A curious debate took place in the Malaysian Parliament not so long ago. While domestically, the country has been transfixed on politics and whether Prime Minister Muhyiddin Yassin can maintain his slender grip on power, many of the day-to-day machinations of government have largely gone unnoticed.
So, a few weeks back, in one of the almost unnoticed debates, an MP raised the question on what Malaysia’s policy was to deporting or even extraditing Uyghurs back to China.
The answer was that the Malaysian government would not send Uyghurs back.
On the face of it, this was quite a bold statement and no less humanitarian. The distressing situation in Xinjiang is now receiving global attention, so for Malaysia to draw a line in the sand shows courage.
China is Malaysia’s largest trading partner by a country mile and has been so for more than a decade, accounting for roughly 17 percent of Malaysian exports in 2019, or US$77.4 billion in real money.
Malaysia cannot afford to lose this business as Beijing well knows. So, over the years, as Malaysia has lurched from one crisis to another, China has been subtly able to exert influence and dictate favorable terms for investment and so on.
A key example of this was when former prime minister Najib Razak was desperate for funds to cover the US$11 billion hole in the balance sheet for beleaguered sovereign wealth fund 1Malaysia Development Berhad, he turned to President Xi Jinping.
The word on the street in Malaysian political circles was that, after Najib lost the 2018 general election, his successor immediately tried to renegotiate the horrible terms of the deal. Xi was less than impressed.
So, for Malaysia to suddenly stand up and say ‘no’ in this way is likely to have economic implications.
The policy also opens up another can of worms and creates a huge humanitarian dichotomy.
Malaysia does not accept refugees. Period. It has been a steadfast government policy for decades that refugees do not exist, they are simply illegal immigrants who should be deported back to their country of origin at the earliest possible convenience; that is if they are not exploited as part of the country’s huge illegal migrant workforce.
Malaysia has consistently defied or even refused to sign a number of UN human rights conventions, and continues to maintain its position. However, it has agreed to allow UNHCR card holders to stay, on the condition they seek permanent asylum in a third country.
Yet, even so, the authorities consider these people fair game for deportation during the protracted process to obtain a UNHCR card.
Of course, Uyghurs are Muslims, so it only stands to reason that Malaysia — as a Muslim-majority nation — would show a bit of compassion.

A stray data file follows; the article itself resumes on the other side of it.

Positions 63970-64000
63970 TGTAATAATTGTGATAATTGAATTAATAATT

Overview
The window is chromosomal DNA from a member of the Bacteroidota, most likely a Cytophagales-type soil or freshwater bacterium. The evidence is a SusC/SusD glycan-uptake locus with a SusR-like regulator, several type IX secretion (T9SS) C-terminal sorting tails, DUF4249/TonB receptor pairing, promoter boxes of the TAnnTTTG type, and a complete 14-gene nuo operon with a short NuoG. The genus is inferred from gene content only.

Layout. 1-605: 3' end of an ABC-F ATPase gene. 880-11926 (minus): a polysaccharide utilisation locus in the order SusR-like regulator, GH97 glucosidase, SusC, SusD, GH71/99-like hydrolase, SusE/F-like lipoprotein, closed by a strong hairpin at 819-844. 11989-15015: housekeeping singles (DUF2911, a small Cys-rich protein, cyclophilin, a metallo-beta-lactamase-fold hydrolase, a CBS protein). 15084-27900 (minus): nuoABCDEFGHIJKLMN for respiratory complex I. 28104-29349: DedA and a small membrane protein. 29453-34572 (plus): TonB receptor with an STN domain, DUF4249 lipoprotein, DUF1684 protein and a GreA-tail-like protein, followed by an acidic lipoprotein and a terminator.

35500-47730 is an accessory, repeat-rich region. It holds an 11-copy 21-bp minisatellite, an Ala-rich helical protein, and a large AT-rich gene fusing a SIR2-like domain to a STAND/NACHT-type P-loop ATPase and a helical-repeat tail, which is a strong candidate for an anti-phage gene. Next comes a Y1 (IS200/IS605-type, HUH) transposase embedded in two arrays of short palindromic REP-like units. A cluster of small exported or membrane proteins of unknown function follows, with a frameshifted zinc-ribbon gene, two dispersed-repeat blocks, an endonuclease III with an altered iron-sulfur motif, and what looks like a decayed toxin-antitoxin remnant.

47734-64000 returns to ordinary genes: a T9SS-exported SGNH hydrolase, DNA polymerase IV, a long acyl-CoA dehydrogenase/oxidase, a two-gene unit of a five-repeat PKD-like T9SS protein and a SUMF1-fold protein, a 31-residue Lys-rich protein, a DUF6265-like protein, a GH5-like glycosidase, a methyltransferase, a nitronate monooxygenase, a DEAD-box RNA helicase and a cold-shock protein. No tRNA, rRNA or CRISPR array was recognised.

Indeed, as far as foreign policy goes, Malaysia stands firmly shoulder-to-shoulder with Muslims around the world.
The country’s position is very clear. In recent years, it has roundly attacked Myanmar’s treatment of Rohingya and is even discussing censuring France for its response to the beheading of schoolteacher Samuel Pety by a Muslim.
Meanwhile, Israel remains persona non grata as far as the Malaysian government is concerned.
However, domestically, Malaysia does not show any fraternal love for Muslims. Its treatment of Rohingya trying to reach its shores has made international headlines many times, not least its crackdown on illegal immigrants earlier this year.
In the past, Malaysia periodically cracked down on Uyghurs too, rounding them up in raids and sending them back to China. In these instances, human rights groups alleged that some of those deported had valid visas, but the authorities deported them in any case.
It could be argued that the two are vastly different cases and that the number of Rohingya in Malaysia dwarfs that of the Uyghurs, so it is more of an economic problem. However, Malaysia has been uniform if nothing else in its approach to foreign migrants.
Refusing to deport Uyghurs is more likely to be the cultural idiosyncrasy of cherry picking an issue or cause celebre to curry favor or attract attention, while completely disregarding the wider implications or consequences.
At the lighter end of the scale, these issues are often lampooned by the media overseas. Meanwhile, misguided ministerial statements — not least Mahathir Mohamad’s often abrasive approach to the West when he was prime minister — have left supposedly good partners smarting.
In the context of the Uyghurs, how much weight Malaysia tends to put behind its policy is yet to be seen, or even if it intends to see it through.
The one consistency from the government is its ability to backpedal or U-turn on policies, while trampling all over its laws and even the constitution to suit its own ends.
So, in the long run, Malaysia is far from a safe haven for Uyghurs, who should really look elsewhere for sanctuary.
Gareth Corsi is a freelance journalist based in Malaysia. The views expressed in this article are the opinions of the author and do not necessarily reflect the editorial stance of LiCAS.news.